Joshua Schulte was once employed making cyberweapons for the CIA. Feeling wronged by the agency after a dispute with a colleague, he allegedly retaliated by releasing troves of secret data on WikiLeaks, exposing US hacking methods and assets. When the FBI investigated him, they discovered that Schulte had some deep dark secrets of his own.
On March 7, 2017, the Web site WikiLeaks launched a series of disclosures that were catastrophic for the C.I.A. As much as thirty-four terabytes of data—more than two billion pages’ worth—had been stolen from the agency. The trove, billed as Vault 7, represented the single largest leak of classified information in the agency’s history. Along with a subsequent installment known as Vault 8, it exposed the C.I.A.’s hacking methods, including the tools that had been developed in secret by the O.S.B., complete with some of the source code.
A computer technician steals client data from a Swiss bank revealing the pervasive problem of tax evasion committed by the global elite. His motives don’t appear to be purely altruistic.
Ken Dornstein’s brother David was killed in the 1988 Lockerbie bombing, and he’s spent most of his life searching for the truth.
How the notorious leader of the Sinoloa Drug Cartel was captured:
At eleven-forty-two that morning, Peña Nieto announced the capture on Twitter: “I acknowledge the work of the security agencies of the Mexican state in pulling off the apprehension of Joaquín Guzmán Loera in Mazatlán.” U.S. officials had already leaked the news to the Associated Press, but Peña Nieto wanted to be certain that his troops had the right man. In the summer of 2012, Mexican authorities announced that they had captured Guzmán’s son Alfredo, and held a press conference in which they paraded before the cameras a sullen, pudgy young man in a red polo shirt. A lawyer representing the man then revealed that he was not Guzmán’s son but a local car dealer named Félix Beltrán. Guzmán’s family chimed in, with barely suppressed glee, that the young man in custody was not Alfredo. In another recent case, officials in Michoacán announced that they had killed the infamous kingpin Nazario Moreno, a triumph that was somewhat undercut by the fact that Moreno—who was known as El Más Loco, or the Craziest One—had supposedly perished in a showdown with government forces in 2010. (D.E.A. agents now joke that El Más Loco is the only Mexican kingpin to have died twice.)
Making marijuana legal is harder than it might look. Radden Keefe goes inside Washington State’s legalization efforts, and what the new laws mean for growers, sellers, consumers and police:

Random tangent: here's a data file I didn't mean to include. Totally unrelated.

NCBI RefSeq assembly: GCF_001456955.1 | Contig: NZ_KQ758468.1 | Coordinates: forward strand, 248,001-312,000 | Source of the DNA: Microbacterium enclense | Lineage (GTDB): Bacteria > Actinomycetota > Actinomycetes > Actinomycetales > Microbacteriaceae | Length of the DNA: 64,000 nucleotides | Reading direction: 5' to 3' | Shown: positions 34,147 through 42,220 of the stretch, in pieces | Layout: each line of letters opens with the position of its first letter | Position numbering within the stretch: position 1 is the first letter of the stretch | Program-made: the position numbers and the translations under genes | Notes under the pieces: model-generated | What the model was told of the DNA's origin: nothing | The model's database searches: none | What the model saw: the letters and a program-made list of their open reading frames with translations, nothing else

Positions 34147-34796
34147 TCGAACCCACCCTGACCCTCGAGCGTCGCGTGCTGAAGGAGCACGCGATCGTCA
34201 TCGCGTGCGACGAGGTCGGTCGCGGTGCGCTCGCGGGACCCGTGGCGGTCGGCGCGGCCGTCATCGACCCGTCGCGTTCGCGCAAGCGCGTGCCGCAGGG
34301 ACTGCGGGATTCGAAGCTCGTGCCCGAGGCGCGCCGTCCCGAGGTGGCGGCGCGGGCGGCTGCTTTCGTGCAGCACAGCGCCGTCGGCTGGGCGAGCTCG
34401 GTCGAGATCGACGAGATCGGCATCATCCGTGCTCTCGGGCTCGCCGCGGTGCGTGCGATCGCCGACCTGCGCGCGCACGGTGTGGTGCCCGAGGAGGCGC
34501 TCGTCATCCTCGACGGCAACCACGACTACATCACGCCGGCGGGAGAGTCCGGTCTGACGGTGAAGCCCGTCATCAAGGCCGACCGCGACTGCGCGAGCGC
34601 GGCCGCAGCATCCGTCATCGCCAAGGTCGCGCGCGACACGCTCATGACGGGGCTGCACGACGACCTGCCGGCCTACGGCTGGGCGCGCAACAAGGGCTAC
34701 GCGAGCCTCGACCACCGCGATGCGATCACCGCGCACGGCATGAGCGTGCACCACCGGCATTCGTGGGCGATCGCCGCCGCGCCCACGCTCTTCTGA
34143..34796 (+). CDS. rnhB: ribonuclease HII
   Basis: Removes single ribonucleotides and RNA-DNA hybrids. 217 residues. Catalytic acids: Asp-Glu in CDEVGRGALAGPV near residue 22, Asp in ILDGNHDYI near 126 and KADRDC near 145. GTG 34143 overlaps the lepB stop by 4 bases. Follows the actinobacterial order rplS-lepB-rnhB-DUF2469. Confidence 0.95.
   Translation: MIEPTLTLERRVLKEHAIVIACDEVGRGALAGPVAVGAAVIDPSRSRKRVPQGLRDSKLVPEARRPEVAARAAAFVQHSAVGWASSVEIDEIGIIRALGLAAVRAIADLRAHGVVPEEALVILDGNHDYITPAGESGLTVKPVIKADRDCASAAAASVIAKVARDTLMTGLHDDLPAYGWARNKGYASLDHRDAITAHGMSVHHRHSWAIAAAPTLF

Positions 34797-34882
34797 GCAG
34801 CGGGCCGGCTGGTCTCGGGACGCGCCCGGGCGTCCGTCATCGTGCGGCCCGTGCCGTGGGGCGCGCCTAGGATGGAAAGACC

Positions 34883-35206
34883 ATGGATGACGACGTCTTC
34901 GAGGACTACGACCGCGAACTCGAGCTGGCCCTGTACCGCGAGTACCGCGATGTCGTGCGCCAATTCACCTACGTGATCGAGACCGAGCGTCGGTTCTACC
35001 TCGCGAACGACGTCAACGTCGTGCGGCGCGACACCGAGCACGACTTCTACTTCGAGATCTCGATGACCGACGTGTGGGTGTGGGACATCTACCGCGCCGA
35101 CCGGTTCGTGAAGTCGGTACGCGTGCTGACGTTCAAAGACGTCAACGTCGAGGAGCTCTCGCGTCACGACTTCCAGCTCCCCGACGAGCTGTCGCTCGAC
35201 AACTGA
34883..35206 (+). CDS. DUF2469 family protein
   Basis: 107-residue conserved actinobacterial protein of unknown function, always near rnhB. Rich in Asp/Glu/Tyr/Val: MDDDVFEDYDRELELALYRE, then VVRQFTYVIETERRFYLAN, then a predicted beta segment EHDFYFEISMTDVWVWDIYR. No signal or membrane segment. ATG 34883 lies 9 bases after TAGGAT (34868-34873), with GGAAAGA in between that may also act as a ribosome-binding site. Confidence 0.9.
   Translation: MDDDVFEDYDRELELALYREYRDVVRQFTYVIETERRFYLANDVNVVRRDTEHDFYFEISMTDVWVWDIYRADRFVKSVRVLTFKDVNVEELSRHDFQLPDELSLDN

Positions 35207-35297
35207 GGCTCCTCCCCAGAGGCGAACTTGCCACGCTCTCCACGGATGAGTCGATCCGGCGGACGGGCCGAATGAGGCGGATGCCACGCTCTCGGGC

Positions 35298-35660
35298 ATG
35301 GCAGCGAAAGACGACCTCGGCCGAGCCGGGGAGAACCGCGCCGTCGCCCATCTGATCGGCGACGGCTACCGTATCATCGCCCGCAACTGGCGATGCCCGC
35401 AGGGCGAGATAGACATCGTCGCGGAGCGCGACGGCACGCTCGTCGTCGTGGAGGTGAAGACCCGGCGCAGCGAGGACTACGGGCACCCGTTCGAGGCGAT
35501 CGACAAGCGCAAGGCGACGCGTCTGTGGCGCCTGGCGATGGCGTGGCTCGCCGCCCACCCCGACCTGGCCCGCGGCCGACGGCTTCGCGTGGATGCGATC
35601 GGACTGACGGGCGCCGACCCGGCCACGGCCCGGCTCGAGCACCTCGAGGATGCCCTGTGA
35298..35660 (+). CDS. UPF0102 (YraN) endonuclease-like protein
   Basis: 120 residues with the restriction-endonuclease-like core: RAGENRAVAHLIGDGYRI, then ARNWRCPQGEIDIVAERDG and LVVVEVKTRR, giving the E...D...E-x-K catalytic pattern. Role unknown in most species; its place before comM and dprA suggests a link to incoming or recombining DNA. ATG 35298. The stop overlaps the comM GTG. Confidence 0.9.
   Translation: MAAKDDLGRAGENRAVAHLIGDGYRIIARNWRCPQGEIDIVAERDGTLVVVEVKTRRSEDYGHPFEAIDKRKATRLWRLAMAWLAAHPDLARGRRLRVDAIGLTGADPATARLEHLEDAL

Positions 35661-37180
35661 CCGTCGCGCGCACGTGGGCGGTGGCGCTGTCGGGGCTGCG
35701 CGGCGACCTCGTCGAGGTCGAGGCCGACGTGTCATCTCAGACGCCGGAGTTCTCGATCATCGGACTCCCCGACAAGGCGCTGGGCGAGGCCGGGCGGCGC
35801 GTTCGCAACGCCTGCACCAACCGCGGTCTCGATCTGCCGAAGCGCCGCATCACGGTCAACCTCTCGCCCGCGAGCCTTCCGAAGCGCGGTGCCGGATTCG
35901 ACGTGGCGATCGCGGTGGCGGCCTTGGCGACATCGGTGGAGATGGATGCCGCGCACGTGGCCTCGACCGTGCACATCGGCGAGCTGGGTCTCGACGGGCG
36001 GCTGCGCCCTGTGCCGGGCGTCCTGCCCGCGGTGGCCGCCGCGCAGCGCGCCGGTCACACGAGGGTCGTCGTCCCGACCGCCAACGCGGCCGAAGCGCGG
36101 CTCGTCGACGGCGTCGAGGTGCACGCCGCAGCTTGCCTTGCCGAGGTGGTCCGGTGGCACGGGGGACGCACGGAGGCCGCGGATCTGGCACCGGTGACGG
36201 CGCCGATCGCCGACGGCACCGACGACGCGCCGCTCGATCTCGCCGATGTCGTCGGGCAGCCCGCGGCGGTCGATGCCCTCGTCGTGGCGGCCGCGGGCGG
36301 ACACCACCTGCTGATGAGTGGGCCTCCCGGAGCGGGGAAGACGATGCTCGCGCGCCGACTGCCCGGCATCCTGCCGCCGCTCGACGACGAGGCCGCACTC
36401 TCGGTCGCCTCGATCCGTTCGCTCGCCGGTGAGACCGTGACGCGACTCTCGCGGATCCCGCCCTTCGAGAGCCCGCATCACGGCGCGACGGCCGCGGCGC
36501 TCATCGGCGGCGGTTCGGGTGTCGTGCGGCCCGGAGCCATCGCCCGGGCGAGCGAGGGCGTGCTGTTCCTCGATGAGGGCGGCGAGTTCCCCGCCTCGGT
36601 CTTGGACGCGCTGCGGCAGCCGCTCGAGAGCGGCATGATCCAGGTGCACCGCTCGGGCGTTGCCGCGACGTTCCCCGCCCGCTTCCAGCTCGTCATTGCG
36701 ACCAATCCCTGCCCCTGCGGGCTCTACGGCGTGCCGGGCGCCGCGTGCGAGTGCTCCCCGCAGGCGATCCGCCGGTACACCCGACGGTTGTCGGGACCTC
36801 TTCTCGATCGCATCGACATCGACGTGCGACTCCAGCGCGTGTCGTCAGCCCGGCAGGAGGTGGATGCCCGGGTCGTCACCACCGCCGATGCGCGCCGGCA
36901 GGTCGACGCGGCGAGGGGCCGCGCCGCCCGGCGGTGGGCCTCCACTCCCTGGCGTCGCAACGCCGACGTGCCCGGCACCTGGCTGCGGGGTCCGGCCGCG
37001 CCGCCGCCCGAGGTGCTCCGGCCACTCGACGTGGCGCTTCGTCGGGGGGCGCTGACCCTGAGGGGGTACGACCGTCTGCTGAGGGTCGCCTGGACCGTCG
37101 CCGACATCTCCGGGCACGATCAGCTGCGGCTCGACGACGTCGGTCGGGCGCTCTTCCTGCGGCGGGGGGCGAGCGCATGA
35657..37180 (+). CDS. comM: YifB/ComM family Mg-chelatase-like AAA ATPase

Officials in Washington had been expecting a peace dividend, yet Kleiman was calling for a crackdown. It was the kind of logical argument that nobody wants to hear. Not even law enforcement: to a narcotics detective, pot legalization can feel like an existential affront. As if to deepen the insult, tax revenue from the sale of legal cannabis will be devoted to substance-abuse prevention and research—not to police or prosecutors. Who, then, was going to pay for such a crackdown? Although Kleiman urged state officials to set aside funds for increased law enforcement, he can get impatient with such complaints. He likes to say, “You don’t get any of the revenue for arrestingrobbers, either.”
How Mexico’s Sinaloa Cartel, led by Joaquín “El Chapo” Guzmán, became a global, multibillion-dollar drug trafficking business:
“Known as El Chapo for his short, stocky frame, Guzmán is 55, which in narco-years is about 150. He is a quasi-mythical figure in Mexico, the subject of countless ballads, who has outlived enemies and accomplices alike, defying the implicit bargain of a life in the drug trade: that careers are glittering but brief and always terminate in prison or the grave. When Pablo Escobar was Chapo’s age, he had been dead for more than a decade. In fact, according to the Drug Enforcement Administration, Chapo sells more drugs today than Escobar did at the height of his career. To some extent, this success is easily explained: as Hillary Clinton acknowledged several years ago, America’s ‘insatiable demand for illegal drugs’ is what drives the clandestine industry. It’s no accident that the world’s biggest supplier of narcotics and the world’s biggest consumer of narcotics just happen to be neighbors. ‘Poor Mexico,’ its former president Porfirio Díaz is said to have remarked. ‘So far from God and so close to the United States.'”